"The church of baseball." That's a term from Annie Savoy, Susan Sarandon's vivid character in "Bull Durham," that film of men, women and baseball, written and directed by Santa Barbara native Ron Shelton. I'm lifting the phrase here, adapting it for films and film festivals.Call it the church of cinema. That's been my experience and my "church" since age 18, a kid in college. I'd escape the campus upheaval, both political (this was the anti-war era) and personal (the sexual revolution hitting big time), and my search for identity, with a respite every Wednesday afternoon; with a couple dozen others, I became a weekly acolyte at screenings of the International Film Series at the University of Colorado at Boulder. There I discovered Belmondo, Bertolucci, "The Battle of Algiers." My world blew open and I never looked back.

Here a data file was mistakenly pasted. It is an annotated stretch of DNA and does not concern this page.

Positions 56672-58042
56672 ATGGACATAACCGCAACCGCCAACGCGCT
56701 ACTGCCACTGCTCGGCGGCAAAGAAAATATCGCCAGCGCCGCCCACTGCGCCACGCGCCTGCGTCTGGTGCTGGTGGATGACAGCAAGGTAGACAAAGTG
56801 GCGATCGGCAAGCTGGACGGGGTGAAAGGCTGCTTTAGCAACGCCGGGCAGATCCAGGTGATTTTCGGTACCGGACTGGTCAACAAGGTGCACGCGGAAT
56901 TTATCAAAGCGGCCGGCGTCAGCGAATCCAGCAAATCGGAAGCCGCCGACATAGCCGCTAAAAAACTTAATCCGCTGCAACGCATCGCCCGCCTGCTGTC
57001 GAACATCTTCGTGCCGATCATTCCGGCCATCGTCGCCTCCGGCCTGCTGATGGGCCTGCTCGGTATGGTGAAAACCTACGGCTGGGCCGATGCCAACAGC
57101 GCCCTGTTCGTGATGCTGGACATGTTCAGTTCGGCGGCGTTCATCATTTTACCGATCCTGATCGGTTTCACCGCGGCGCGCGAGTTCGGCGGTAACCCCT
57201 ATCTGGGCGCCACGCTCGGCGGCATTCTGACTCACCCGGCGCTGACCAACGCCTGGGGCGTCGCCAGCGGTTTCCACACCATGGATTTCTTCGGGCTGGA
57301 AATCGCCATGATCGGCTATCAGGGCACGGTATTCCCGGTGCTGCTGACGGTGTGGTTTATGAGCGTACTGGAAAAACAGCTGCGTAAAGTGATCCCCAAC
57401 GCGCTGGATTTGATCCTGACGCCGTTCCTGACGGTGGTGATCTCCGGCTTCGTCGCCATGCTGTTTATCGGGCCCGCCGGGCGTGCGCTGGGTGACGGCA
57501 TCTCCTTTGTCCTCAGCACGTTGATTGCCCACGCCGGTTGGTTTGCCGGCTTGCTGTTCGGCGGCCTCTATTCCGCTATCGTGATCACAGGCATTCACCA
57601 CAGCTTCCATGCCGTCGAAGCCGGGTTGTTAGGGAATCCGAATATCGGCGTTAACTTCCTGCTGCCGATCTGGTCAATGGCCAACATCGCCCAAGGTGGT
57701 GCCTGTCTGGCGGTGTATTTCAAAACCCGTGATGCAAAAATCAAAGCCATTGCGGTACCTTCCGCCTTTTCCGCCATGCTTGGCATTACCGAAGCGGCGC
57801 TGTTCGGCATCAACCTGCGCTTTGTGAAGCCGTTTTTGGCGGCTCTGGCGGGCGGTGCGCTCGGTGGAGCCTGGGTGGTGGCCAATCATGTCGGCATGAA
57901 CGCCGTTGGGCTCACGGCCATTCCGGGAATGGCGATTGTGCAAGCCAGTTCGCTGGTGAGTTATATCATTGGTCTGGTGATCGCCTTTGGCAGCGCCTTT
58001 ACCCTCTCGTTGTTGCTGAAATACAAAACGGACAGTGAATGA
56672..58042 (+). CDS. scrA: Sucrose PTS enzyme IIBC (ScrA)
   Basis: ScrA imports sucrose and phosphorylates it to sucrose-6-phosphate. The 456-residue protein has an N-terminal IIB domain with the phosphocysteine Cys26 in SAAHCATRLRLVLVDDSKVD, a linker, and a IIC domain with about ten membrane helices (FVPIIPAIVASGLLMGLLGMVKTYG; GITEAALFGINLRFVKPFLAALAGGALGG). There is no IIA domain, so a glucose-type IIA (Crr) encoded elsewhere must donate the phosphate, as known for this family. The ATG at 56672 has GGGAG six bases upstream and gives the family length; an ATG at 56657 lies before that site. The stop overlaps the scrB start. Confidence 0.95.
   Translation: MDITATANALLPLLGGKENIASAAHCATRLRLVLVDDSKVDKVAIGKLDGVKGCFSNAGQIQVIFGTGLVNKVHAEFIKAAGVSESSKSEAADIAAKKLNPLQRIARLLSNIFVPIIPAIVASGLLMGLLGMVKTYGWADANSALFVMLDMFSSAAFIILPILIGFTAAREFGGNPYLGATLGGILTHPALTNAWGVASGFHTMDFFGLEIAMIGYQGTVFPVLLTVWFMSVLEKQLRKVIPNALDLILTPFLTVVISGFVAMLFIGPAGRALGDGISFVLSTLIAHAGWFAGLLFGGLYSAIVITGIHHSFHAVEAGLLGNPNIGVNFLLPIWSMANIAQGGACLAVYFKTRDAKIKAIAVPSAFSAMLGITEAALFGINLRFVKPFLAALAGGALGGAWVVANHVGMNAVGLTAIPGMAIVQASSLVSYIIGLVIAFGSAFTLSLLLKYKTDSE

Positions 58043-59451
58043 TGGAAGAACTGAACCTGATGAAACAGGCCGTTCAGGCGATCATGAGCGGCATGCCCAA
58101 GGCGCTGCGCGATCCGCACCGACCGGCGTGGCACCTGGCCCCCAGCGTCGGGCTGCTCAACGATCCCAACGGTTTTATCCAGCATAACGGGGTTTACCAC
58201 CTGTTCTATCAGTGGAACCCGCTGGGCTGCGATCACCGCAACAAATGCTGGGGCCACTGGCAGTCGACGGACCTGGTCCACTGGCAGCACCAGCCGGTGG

PARK CITY, Utah--What's it like to premiere your new film in the mountains of Utah? "I hate the altitude thing," Rosie Perez said. "Ooohhh, it's so bad. I couldn't do anything. I just had to lay down. My gums hurt. My teeth hurt. My jaws. It's funny. My knees locked in. When we finally got to the condo, they hadn't plowed yet. It's like right up to like my thigh. We were cracking up, but I love the snow. I like the cold weather better than the hot weather."